Lilly’s best, best friend (Katie, the borzoi) came to visit over the holiday weekend. I shot some good at-play video that I think is pretty instructive, when slowed down. It shows Katie and Ginko (our big boy) playing, with Lilly on the edge of the action. Considering that Ginko can be a bully and initially showed reactivity toward Katie when they met a few months ago, and considering that Katie was pretty fearful of him because of that, the two of them playing is a triumph of positive reinforcement that we did every day over many weeks.

For those who’ve read Calming Signals or Canine Body Language, you’ll notice several things:

First, while you do not really see a formal “play bow,” there is a lot going on.

Katie is a master at inviting dogs to play and then using calming signals (looking away, laying down) to keep the action pleasant. Notice too when she shakes off the energy.

Ginko shows a deftness at using bouncy, big movements and a perpendicular body placement to keep things friendly. (He might be “showing his boy parts,” which he is fond of, but I’m pretty sure he is trying to be nice.)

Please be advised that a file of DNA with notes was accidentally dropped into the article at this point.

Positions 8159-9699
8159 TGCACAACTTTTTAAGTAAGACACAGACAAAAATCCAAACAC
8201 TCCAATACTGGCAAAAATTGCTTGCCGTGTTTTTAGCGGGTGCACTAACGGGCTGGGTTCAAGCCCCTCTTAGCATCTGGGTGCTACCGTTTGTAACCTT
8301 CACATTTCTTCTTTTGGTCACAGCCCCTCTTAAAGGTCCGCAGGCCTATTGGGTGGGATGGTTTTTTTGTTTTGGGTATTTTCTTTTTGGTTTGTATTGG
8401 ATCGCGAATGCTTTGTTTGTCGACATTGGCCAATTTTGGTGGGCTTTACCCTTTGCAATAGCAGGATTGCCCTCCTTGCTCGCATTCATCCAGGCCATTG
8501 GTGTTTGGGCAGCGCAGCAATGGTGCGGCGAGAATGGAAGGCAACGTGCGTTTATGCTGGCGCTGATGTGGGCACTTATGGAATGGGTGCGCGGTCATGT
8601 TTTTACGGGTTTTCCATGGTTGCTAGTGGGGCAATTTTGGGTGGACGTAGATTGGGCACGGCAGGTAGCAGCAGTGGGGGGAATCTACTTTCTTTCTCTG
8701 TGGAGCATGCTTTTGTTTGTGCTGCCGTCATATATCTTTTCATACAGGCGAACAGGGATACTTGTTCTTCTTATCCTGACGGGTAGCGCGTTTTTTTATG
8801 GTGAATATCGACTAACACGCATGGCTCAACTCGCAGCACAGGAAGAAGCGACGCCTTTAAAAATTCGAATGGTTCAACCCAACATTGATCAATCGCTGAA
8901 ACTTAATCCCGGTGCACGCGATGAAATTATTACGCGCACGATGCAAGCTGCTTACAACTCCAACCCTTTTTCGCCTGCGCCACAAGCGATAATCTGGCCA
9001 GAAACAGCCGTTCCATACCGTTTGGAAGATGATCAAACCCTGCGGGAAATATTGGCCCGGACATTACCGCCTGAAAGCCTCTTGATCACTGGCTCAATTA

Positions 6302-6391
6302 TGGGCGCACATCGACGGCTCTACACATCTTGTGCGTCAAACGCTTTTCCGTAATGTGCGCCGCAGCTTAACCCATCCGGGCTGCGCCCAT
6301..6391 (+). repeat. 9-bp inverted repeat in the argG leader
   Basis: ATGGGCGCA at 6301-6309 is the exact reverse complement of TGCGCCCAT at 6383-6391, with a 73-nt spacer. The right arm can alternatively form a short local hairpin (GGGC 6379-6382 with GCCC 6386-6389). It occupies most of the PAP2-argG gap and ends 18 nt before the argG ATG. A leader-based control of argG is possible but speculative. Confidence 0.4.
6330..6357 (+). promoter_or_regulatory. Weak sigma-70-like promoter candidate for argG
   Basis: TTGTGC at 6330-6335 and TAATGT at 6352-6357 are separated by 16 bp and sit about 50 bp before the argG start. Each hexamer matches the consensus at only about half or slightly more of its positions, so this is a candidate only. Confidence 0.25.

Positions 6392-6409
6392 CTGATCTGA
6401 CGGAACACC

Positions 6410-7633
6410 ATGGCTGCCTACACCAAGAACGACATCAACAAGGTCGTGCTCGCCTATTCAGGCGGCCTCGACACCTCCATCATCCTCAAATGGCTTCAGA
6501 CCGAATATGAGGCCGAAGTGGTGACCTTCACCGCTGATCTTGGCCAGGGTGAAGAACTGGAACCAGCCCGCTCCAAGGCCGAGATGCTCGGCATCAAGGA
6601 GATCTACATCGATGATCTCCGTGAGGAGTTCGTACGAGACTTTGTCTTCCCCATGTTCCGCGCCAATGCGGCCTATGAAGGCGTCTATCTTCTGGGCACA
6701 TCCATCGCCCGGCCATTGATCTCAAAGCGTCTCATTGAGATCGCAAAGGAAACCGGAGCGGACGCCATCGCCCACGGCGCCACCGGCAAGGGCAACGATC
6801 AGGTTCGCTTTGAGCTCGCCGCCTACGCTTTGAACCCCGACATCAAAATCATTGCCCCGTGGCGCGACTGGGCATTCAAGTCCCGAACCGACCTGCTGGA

Lilly, whose dog-dog skills aren’t so good because she is so fearful of other dogs, mostly chases, barks, and hangs out along the edges of the play space. The two girls tend to play chase games, as seen here.

Perhaps the most interesting thing is the end, where Katie goes to get a drink out of the fountain. Lilly and Ginko follow her, but then split off to give her space.

After several minutes of play, with breaks and more play, Katie flopped down on the grass to sleep. Ginko picked up a toy and played by himself, and Lilly went to follow my husband as he mowed the uppper pasture.

Two more more things to note:

Typically, they do NOT play like this until they’ve been together for an hour or two. They all race around at first, then they often just do their own things for a while — poking around the pasture or the pond and exploring what’s what.

I suspect that playing is contageous because after Katie went home. Lilly and Ginko played a rousing game of what we call “Rabbit Dog,” where they take turns chasing each other betwen bouts of front-leg thumping and jaw wrestling. At one point, they both flew into our pond with such vigor then shot out again that my husband was convinced I’d thrown a ball. Sorry to say I don’t have video or photos of that.

I swear it was like having Katie around reminded our dogs that they are pretty fun too.

How to Hunt Voles: An Instructional Video

For your amusement, instruction on how to hunt tree-killing voles in the Rocky Mountains.